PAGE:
Future Versions of the Apple iPhone Could Take a Cue From Samsung Galaxy Note 8

Apple’s iPad Pro might not be alone.

Future version of the Apple iPhone might have a feature you can only find in the company’s iPad Pro tablets.

The tech giant is planning to bring “digital pen” support to iPhones starting in 2019, Korean news outlet The Investor is reporting, citing people who claim to have knowledge of the company’s plans. Apple is working on the feature now and has already held talks with digital stylus companies to see how the feature might work with a future iPhone update, according to the report, which was earlier discovered by 9to5Mac.

Apple AAPL offers a digital stylus already called the Apple Pencil. However, the accessory, which is about the size of a real pencil, is only compatible with the company’s iPad Pro. Apple Pencil allows users to digitally “write” on the iPad Pro’s screen to annotate and sign documents, and take notes. Apple Pencil costs $ 99.

Apple’s chief competitor in the smartphone market, Samsung, has offered a digital stylus with its Galaxy Note line of devices for years. Its most recent smartphone, the Galaxy Note 8, similarly comes with the company’s S Pen stylus.

Get Data Sheet, Fortune’s technology newsletter

While some customers have called on Apple to offer a stylus, the company has been loath to do so after late Apple co-founder Steve Jobs said when the iPhone was announced in 2007 that touch input is far superior to stylus input. And each time Apple has been called on to consider a stylus, the company has balked.

However, in recent years, Apple patents have surfaced that point to the company at least considering a stylus for its iPhone. Apple CEO Tim Cook also said last year in an interview with Apple-tracking site Daring Fireball that “if you’ve ever seen what can be created with that Pencil on an iPad or an iPhone, it’s really unbelievable.” His comment ignited speculation that Apple is testing a stylus for the iPhone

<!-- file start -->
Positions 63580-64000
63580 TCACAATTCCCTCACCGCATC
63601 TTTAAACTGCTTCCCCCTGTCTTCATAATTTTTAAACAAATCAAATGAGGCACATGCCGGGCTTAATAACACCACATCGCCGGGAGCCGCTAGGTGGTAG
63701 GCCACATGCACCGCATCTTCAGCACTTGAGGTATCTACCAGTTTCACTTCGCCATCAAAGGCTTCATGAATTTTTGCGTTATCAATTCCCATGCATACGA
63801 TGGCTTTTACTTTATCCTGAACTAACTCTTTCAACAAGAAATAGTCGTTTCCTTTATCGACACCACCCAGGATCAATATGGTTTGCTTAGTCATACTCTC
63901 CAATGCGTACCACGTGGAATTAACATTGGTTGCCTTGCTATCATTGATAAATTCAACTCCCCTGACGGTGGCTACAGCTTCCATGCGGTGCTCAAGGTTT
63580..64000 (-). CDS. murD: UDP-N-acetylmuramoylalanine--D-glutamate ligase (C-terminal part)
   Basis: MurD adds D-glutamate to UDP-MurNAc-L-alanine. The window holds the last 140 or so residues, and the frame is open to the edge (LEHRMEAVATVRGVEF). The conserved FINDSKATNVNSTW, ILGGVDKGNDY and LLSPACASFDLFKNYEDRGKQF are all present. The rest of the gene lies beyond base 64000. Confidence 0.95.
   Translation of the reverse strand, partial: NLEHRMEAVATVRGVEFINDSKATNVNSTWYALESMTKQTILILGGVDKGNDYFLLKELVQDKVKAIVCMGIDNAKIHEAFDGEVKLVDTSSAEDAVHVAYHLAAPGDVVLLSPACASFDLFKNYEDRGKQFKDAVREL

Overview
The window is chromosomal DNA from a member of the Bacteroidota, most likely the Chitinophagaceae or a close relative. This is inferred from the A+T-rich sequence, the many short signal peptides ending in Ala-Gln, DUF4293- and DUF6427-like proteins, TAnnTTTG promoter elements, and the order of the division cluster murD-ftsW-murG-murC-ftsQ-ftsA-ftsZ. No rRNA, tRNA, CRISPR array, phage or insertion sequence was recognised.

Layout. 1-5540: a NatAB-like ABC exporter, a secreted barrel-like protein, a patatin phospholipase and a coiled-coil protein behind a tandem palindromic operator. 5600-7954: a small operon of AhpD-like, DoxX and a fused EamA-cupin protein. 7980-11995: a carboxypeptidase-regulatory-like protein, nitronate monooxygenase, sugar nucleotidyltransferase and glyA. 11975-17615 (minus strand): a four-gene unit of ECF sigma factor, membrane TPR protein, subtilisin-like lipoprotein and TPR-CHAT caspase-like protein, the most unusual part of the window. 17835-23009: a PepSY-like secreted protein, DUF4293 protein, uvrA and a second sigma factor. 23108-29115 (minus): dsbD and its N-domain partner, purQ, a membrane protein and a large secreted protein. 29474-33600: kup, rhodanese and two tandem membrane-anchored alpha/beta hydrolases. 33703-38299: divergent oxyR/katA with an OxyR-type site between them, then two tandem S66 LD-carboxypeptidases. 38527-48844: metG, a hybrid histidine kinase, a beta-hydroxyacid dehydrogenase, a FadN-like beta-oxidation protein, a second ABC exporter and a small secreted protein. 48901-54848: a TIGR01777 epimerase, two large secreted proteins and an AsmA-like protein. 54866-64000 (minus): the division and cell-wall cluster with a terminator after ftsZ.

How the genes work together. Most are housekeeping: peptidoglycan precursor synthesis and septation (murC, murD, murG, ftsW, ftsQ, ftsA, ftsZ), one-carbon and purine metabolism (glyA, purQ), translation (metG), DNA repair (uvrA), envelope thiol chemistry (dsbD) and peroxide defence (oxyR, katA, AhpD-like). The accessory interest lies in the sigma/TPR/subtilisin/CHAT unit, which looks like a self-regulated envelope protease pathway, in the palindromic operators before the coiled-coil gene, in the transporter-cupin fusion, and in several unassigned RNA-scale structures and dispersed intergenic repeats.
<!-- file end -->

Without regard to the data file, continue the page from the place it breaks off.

Still, Apple has remained silent on possible plans and hasn’t discussed bringing Apple Pencil to any other devices. And it’s also worth noting that two years is a long time in the technology industry. And although Apple might be considering iPhone stylus support for 2019, things can change and the concept could be scrapped without much notice.

Apple did not immediately respond to a Fortune request for comment on the report.

Tech

Experiment proves future drones may not need batteries


On a single charge, the average consumer drone only nets about eight to 10 minutes of flight time. The solution is obvious: stuff a bigger battery into it. Problem is, the solution adds weight, which decreases flight time. It’s the ultimate catch-22. Dr. Samer Aldhaher of the Imperial College London thinks he has the answer, kinda. Aldhaher created a prototype of a lightweight, battery-less drone that hovers in place and sucks power from a transmitter below. The drone is only capable of hovering and making small side-to-side movements, but the prototype proves the utility of wireless power technology. As drones take to the skies in record numbers, a handful…

This story continues at The Next Web


All articles

This homemade hoverbike is the future of personal aviation

Sddefault

Feed-twFeed-fb

The Internet’s favorite crazy inventor has created a rideable hoverbike, and while it doesn’t go much higher than a couple feet, it’s a pretty innovative creation.

YouTuber Colin Furze, famous for his homemade Wolverine claws, jet-powered bicycle and recent thermite launcher, embarked on his first-ever flying project as requested by fans. He created the hoverbike, a seatless, brake-less contraption powered by two motorized propellers in place of wheels. He only shows it off in short bursts, so you probably can’t fly it down to your local store to buy bread.

More about Hoverbike, Hoverboard, Youtube, and Tech


All articles

Microsoft researcher: Why Micro Datacenters really matter to mobile’s future

Microsoft Research distinguished scientist Victor Bahl has been spreading the word about Micro Datacenters, also known by the adorable name “cloudlets,” as a key concept for optimizing the performance and usefulness of mobile and other networked devices via the cloud. Service providers have embraced this vision most strongly from the start, but it won’t be long before enterprise IT pros will likely do the same, Bahl says.

Here’s a more in-depth look at the What, Why and When of mDCs:

victor bahl bioMicrosoft

I notice that a lot of the research you’re involved in includes not just mobility, but the cloud. Are the two inextricably linked going forward?

To read this article in full or to leave a comment, please click here


All articles

Cubic to Discuss the Future of the Toll Industry at International…

Cubic Transportation Systems to share importance of NextCity vision with toll industry leaders

(PRWeb August 27, 2015)

Read the full story at http://www.prweb.com/releases/2015/08/prweb12926747.htm

All articles

Related Posts:


All articles